Jacqueline Pattison Ekgren
Founder and head of Ekgren Musikkinstitutt, Oslo: voice workshops, performance of all genres, concerts, and research; published complete songs of Andreas Haarklou (4 CDs and book of music) 1996. Recent publications:
• 2009 “Dipod rules:…”, Versatility in Versification. Multidisciplinary Approaches to Metrics (Dewey, Frog, eds)
• 2011 "Norwegian Stev: The Dipod and Pure Accentual Poetry", Current Trends in Metrical Analysis (C.Küper,ed).
• 2012 Toner av Aksel Berg (T.Berg, Ekgren, eds)
• 2013 "Implications of Accent Patterns in Norwegian Stev: Old Norse Hávamál to Hip Hop", Proceedings, XVI Nordic Musicological Congress 2012 (ed. Derkert) [next-final electronic edition]
• 2014 "The Two-pulse 'Dipod' in Norwegian Stev, When Sung", Symposium "The Phenomenon of Singing 2011, Canada. [Online].
The Smallest Unit of Poetry: the Stev Two-Pulse?
How could over 25,000 stev texts from Setesdal and Telemark in Norway survive through centuries, when fewer than 50 (fifty) special melodies exist for performing stev? There appear to be a number of factors.
According to the customary definition, a stev is an independent stanza of 4 metric/poetic lines, having 4 poetic accents per line in the newer type (nystev) and 4,3,4,3 in the older (gammelstev). Research seems to show that this definition hides the salient fact that both types of stev build upon a tiny unit or building block of poetry, a two-pulse system accenting the two main words in a phrase. (Gammelstev 3-accent lines employ a single accent and two-pulse.) Although foot-tapping need not be present, when it is, it occurs only on the poetic accents which are on word/lexical accents of "main" words in the phrase.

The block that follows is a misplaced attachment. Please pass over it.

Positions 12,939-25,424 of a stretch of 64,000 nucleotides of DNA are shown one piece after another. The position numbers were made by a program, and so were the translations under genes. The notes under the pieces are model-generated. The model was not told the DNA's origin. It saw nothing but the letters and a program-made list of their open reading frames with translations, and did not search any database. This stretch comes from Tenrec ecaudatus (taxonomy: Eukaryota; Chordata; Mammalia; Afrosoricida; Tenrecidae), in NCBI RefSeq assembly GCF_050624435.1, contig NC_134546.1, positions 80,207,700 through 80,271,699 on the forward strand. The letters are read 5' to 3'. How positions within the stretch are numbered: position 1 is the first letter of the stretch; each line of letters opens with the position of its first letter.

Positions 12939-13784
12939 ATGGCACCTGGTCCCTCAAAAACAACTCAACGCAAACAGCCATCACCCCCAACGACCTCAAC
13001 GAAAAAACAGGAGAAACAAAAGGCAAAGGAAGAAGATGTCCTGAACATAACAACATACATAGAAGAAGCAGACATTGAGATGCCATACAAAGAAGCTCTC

The two-pulse gives room for individual differences, especially in the second part of the two-pulse: the 2nd part tends to be longer even up to nearly 5 times as long, as found in Setesdal and documented in film. The traditional performer fills the two-pulse "word-mold", fitting textual and melodic phrase together seamlessly. Thus, in performance the melody is shaped by the text and its poetic accents, instead of text following a melody with a steady beat.
Vocal workshop: Learning Norwegian stev, from core concepts to performance
The workshop allows participants to experience through practical exercises how the irregular meter in Norwegian stev melodies follows the poetic accents in the texts.
The workshop has a refreshing hands-on approach with practical vocal exercises demonstrating the basics of the irregular, yet surprisingly predictable, meter found in the two types of Norwegian stev: nystev (so-called "new stev", possibly from around 1223 and later) and gammelstev, ("old stev", from before 1223). Even seasoned traditional kvedarar (traditional performers, singer-reciters, of stev) may gain a supplemental approach for understanding, performing and teaching stev.
The workshop is based on original research showing that Setesdal and Telemark kvedarar, performing Norwegian stev (kveding) seem to use a meter that is irregular, i.e. without a steady beat. This irregular meter in Norwegian "stev" stanza, seems to follow a predictable pattern, more akin to accentual poetry than to free verse. Film analysis reveals a flexible system using a basic unit of a two-pulse often marked with foot-taps.
The two-pulse, essential in stev, also indicates various relationships with other genres in kveding repertoire and song style. Examples from modern music with irregular meter with predictable two-pulse patterns will also be presented.
Similarities between stev and Old Norse folk poetry will be mentioned, as well as factors which may explain the survival and success of what some researchers consider an unbroken oral tradition over 1000 years.